I think some of my angst over this stems from the fact that my current role in my office doesn’t particularly embrace intellect. One of the minor criticisms my boss gave me in my recent annual review was the idea that she thinks I overthink things too much. “This probably comes from your graduate school training, but you don’t have to think about things so hard!” she said. I HATE hearing that, even if it is true. Thinking about things hard – tackling complexity – those are the sorts of things I’m good at!
I’m lucky enough, though, to be able to look at the situation from the other side, as well. I’ve watched many of my friends, after our graduate degree, attempt to become freelance writers. While a few have succeeded admirably, many more have lived in a nightmare of pitches that are never responded to, completed work that is never paid for, and even projects canceled halfway through because a company suddenly cancels a project. Perhaps even more upsetting, none of the friends who pursued Ph.D.s at the time I was in school ended up in tenure track professorships, save one – the rest still live year to year renewing contracts with no hope of tenure and zero support for their research. When I think about that untraveled road, I wonder if I’d even be carrying this second child. Would I be able to afford him or her?
It’s funny, all the different lives we are capable of leading. Even if I’m experience a little buyer’s remorse, as it were, I’m grateful for the different opportunities I’ve been given, and I’m even more grateful I’m the kind of person able to adapt when necessary. I can recall more than one professor telling me “You should only get a Ph.D. if can’t imagine doing anything else,” and I felt so stymied by that declaration. Not imagine doing anything else? Why, I could imagine doing EVERYTHING else!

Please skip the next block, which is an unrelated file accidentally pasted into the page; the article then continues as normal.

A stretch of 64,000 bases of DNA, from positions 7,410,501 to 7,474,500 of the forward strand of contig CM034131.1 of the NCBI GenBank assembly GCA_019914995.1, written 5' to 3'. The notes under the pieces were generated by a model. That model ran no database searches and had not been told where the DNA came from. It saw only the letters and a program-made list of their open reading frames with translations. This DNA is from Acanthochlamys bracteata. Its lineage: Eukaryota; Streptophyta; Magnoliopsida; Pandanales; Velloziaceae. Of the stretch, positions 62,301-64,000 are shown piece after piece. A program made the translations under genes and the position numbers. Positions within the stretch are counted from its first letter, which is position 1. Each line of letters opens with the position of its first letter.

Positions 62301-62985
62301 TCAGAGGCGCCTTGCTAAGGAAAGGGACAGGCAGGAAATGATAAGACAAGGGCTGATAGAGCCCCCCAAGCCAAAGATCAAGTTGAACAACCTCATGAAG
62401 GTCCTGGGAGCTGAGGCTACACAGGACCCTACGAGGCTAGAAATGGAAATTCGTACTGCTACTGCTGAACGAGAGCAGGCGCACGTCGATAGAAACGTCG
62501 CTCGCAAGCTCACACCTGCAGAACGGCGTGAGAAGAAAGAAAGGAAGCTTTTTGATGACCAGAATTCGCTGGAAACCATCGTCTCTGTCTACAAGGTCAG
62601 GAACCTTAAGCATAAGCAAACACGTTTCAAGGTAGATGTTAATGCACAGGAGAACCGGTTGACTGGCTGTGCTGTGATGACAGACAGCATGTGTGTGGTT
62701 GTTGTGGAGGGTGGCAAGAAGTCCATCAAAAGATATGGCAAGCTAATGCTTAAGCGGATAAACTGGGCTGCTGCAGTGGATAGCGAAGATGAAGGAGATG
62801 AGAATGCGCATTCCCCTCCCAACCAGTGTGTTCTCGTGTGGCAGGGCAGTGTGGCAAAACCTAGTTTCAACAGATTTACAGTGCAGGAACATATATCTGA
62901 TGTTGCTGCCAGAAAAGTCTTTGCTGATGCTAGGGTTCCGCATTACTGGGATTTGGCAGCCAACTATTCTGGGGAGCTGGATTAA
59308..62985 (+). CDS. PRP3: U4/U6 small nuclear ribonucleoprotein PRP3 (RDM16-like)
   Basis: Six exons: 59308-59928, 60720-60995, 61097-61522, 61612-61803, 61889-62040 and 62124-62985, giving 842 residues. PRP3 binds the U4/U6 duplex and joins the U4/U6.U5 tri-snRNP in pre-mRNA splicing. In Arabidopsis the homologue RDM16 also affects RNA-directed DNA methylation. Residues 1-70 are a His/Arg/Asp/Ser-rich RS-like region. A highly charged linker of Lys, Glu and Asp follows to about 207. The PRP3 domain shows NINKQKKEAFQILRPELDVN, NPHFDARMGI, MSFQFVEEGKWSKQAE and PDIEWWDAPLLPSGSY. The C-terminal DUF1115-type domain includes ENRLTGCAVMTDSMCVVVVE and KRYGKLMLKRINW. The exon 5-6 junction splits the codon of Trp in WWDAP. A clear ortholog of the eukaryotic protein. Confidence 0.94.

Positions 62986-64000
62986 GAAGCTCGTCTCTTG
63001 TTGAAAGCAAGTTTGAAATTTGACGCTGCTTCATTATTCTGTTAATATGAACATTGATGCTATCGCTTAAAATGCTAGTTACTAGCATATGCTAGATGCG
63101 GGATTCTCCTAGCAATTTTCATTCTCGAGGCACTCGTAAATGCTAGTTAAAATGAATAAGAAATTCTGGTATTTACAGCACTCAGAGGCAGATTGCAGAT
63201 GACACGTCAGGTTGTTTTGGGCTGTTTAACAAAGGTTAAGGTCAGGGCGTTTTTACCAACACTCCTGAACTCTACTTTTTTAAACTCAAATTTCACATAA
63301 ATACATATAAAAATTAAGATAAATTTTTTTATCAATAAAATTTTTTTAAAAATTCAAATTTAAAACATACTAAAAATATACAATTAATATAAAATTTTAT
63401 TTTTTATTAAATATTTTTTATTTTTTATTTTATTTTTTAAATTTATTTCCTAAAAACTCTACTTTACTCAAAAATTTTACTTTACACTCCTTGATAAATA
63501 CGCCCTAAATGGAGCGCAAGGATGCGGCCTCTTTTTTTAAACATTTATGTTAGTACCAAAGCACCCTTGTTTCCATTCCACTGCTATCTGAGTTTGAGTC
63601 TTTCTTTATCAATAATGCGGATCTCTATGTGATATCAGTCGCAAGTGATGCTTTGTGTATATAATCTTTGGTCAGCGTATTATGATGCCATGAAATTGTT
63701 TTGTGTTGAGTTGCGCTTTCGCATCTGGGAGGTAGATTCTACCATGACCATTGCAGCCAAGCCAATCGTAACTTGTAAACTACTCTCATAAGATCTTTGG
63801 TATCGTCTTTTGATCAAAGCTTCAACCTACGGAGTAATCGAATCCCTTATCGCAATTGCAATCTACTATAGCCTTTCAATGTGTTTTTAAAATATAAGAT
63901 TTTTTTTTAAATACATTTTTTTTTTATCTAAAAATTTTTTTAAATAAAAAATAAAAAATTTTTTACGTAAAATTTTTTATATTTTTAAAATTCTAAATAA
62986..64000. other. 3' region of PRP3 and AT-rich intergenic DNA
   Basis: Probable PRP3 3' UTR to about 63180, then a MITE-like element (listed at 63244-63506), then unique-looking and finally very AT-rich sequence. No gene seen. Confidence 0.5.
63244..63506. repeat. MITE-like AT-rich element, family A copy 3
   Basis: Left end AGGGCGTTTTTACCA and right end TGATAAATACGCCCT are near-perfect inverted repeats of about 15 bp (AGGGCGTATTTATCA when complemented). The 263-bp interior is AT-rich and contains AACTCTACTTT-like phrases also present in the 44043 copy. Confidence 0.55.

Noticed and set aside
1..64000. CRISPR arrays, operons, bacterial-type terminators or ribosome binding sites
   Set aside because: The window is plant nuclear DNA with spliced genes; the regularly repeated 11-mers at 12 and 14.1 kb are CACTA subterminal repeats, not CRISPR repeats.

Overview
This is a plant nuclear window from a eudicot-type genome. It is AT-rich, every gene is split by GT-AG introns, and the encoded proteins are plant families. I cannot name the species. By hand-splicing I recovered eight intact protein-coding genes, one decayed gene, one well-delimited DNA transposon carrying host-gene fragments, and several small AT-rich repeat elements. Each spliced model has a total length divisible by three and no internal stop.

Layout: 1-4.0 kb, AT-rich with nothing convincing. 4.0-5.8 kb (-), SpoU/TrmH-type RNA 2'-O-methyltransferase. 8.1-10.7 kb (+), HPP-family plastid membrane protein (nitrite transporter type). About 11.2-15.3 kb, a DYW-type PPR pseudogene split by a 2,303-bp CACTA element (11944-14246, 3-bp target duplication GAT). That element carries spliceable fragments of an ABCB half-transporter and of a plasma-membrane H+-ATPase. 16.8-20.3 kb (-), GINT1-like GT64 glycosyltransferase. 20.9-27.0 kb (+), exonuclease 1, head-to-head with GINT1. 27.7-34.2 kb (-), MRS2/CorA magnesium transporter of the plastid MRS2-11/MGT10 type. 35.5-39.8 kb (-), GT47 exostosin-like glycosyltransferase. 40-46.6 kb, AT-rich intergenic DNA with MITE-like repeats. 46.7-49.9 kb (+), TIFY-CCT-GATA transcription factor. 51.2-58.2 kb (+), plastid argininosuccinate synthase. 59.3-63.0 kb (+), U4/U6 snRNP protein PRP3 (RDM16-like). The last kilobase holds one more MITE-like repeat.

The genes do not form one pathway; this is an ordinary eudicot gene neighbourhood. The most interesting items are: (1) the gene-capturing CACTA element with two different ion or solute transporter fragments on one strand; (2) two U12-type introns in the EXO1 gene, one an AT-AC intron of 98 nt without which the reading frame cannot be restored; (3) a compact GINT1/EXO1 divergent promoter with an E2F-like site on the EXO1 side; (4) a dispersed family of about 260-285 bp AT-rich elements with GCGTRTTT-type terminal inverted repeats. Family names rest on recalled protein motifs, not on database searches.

I’m not in any way ashamed of ending up in public relations – there is honor is simply getting up and going to work every day – and I am in the company of many writers. And a lot of the work I get to do is creative and rewarding. But I also don’t want to become the kind of person who, upon beginning Jonathan Franzen’s The Corrections, breathes a sigh of relief for (a.) understanding it and (b.) enjoying it (not that I would know anything about that…) – I need to revise the way I’m thinking about my work, and possibly the projects I’m taking on. I am proud of what I do, but if talking to that one class taught me anything, I could do even better work – probably kick-ass work – if some of the circumstances I’m in now change.
Working is so weird, really, especially if you are lucky enough to do something you enjoy even halfway. You have to do it for a long time unless you are independently wealthy so you should probably do your damndest to make sure it’s something you like. I constantly waiver between considering myself relatively competitive and wanting to a be a leader at work, with visions of someday working for the Bill and Melinda Gates Foundation or or the World Health Organization, and wishing I had a more laid-back career – maybe a free lance writing gig combined with teaching yoga, or something like that. That said, in my mid-thirties I can see a lot more possibilities for converging my interests than I ever did in my mid-twenties, and I’ve realized nothing has to be an either/or situation. I have a lot of friends who don’t like growing older, but so far, I am a fan of it – I like the perspective it gives and the opportunity it offers for incorporating what I used to think of as my many divergent interests into one full, fascinating life.